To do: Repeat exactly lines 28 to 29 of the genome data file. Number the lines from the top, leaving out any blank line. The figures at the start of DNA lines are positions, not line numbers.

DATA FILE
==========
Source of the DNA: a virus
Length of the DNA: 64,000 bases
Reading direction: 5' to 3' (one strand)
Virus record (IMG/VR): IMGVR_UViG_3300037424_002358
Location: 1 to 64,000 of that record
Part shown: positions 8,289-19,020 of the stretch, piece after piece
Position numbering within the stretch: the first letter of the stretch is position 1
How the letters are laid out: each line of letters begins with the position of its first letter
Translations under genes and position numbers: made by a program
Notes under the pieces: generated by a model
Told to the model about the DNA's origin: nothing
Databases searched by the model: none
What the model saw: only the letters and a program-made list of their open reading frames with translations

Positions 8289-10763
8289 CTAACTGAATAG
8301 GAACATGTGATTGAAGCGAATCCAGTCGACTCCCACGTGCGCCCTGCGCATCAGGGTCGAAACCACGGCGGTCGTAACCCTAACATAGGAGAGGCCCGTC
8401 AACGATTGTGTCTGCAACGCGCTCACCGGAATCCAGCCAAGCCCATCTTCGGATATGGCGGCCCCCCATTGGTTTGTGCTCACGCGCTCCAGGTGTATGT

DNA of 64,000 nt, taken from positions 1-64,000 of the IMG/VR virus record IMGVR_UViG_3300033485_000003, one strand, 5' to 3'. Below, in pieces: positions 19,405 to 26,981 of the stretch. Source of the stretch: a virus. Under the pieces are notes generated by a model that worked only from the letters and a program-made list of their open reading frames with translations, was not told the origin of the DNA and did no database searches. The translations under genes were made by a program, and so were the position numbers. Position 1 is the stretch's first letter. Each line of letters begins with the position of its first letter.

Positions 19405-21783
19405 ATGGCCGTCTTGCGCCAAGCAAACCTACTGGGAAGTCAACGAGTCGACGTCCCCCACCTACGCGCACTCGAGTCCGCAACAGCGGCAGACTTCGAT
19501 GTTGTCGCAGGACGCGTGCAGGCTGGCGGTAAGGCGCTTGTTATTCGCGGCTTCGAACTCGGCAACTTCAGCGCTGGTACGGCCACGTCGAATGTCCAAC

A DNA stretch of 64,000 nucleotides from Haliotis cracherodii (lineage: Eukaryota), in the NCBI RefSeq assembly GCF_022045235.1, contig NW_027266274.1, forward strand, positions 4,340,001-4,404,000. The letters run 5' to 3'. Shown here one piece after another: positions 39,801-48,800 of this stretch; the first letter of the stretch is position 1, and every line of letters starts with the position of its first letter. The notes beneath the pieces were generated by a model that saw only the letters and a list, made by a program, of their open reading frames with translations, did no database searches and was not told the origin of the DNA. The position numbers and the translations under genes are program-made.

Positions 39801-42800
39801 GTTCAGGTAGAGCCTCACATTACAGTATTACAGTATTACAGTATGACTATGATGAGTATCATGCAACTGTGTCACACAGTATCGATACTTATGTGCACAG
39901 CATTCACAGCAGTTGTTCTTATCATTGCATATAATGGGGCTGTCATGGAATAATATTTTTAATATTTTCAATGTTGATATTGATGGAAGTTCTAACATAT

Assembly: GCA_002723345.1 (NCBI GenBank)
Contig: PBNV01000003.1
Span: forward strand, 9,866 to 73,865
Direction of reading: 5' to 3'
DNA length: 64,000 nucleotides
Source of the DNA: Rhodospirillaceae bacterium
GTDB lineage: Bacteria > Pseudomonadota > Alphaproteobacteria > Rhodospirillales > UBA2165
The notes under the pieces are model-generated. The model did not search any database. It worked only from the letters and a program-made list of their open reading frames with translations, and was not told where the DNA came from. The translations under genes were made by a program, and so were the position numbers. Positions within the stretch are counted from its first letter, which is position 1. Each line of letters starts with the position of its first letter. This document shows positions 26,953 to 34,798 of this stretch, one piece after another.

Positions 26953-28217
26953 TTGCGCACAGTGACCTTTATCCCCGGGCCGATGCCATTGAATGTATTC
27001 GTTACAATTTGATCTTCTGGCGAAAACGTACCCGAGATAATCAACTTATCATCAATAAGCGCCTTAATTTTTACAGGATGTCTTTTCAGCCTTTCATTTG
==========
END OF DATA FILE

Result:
Span: forward strand, 9,866 to 73,865
Direction of reading: 5' to 3'